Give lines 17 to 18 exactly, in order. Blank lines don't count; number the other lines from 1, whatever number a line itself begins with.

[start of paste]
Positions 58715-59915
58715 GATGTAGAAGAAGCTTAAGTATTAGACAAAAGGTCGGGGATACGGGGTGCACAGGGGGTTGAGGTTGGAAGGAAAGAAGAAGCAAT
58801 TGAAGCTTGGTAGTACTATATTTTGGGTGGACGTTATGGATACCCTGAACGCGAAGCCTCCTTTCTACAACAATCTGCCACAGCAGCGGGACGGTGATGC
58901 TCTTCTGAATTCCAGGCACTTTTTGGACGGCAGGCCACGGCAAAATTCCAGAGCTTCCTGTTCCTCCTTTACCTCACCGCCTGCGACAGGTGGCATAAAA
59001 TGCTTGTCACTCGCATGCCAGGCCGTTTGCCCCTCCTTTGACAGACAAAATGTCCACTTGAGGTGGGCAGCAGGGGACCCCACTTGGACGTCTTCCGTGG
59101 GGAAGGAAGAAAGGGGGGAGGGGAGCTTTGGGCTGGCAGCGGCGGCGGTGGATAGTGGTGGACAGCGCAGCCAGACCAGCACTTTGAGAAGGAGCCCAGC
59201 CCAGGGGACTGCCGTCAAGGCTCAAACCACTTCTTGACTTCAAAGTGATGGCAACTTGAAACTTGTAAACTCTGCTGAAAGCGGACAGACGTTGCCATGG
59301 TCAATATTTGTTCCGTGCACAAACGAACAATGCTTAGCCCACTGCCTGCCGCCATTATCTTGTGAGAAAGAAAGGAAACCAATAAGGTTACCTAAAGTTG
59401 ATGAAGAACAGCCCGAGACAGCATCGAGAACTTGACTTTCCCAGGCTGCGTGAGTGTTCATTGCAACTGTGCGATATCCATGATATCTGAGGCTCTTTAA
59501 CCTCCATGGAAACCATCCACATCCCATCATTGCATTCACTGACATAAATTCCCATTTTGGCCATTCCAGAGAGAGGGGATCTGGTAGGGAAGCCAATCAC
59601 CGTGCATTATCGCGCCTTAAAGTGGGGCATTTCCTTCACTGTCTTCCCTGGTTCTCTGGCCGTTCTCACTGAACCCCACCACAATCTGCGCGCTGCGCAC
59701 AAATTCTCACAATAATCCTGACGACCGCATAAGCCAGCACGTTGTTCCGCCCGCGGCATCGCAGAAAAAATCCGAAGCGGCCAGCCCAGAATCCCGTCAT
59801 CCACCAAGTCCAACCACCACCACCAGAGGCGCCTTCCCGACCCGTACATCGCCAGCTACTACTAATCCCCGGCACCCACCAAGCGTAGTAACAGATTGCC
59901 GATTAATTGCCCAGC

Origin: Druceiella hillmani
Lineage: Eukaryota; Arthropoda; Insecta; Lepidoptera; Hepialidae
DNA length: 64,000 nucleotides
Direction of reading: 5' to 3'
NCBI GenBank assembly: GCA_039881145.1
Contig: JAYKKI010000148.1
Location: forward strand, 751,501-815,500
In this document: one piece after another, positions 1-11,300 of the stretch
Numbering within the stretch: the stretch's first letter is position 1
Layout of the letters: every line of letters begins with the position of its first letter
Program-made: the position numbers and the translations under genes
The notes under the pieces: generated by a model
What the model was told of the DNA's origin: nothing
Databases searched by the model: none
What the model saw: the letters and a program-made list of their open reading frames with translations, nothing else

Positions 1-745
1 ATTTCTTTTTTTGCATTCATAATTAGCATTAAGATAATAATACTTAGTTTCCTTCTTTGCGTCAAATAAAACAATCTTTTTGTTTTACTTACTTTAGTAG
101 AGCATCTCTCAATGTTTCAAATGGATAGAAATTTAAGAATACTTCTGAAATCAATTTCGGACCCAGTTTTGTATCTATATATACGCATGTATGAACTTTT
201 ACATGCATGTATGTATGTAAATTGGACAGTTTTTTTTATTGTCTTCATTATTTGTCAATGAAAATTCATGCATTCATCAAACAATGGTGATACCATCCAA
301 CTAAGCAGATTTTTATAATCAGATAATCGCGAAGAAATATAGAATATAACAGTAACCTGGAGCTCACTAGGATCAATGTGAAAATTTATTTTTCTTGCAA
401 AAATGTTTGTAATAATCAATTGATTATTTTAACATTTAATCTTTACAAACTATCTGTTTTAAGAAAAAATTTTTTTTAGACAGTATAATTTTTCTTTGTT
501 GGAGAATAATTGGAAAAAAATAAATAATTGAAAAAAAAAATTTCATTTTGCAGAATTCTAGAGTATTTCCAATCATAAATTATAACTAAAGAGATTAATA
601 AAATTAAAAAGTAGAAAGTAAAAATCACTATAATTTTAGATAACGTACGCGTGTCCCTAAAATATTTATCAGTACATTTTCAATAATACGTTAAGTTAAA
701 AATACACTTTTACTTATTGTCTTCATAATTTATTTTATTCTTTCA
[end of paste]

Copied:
DNA length: 64,000 nucleotides
Direction of reading: 5' to 3'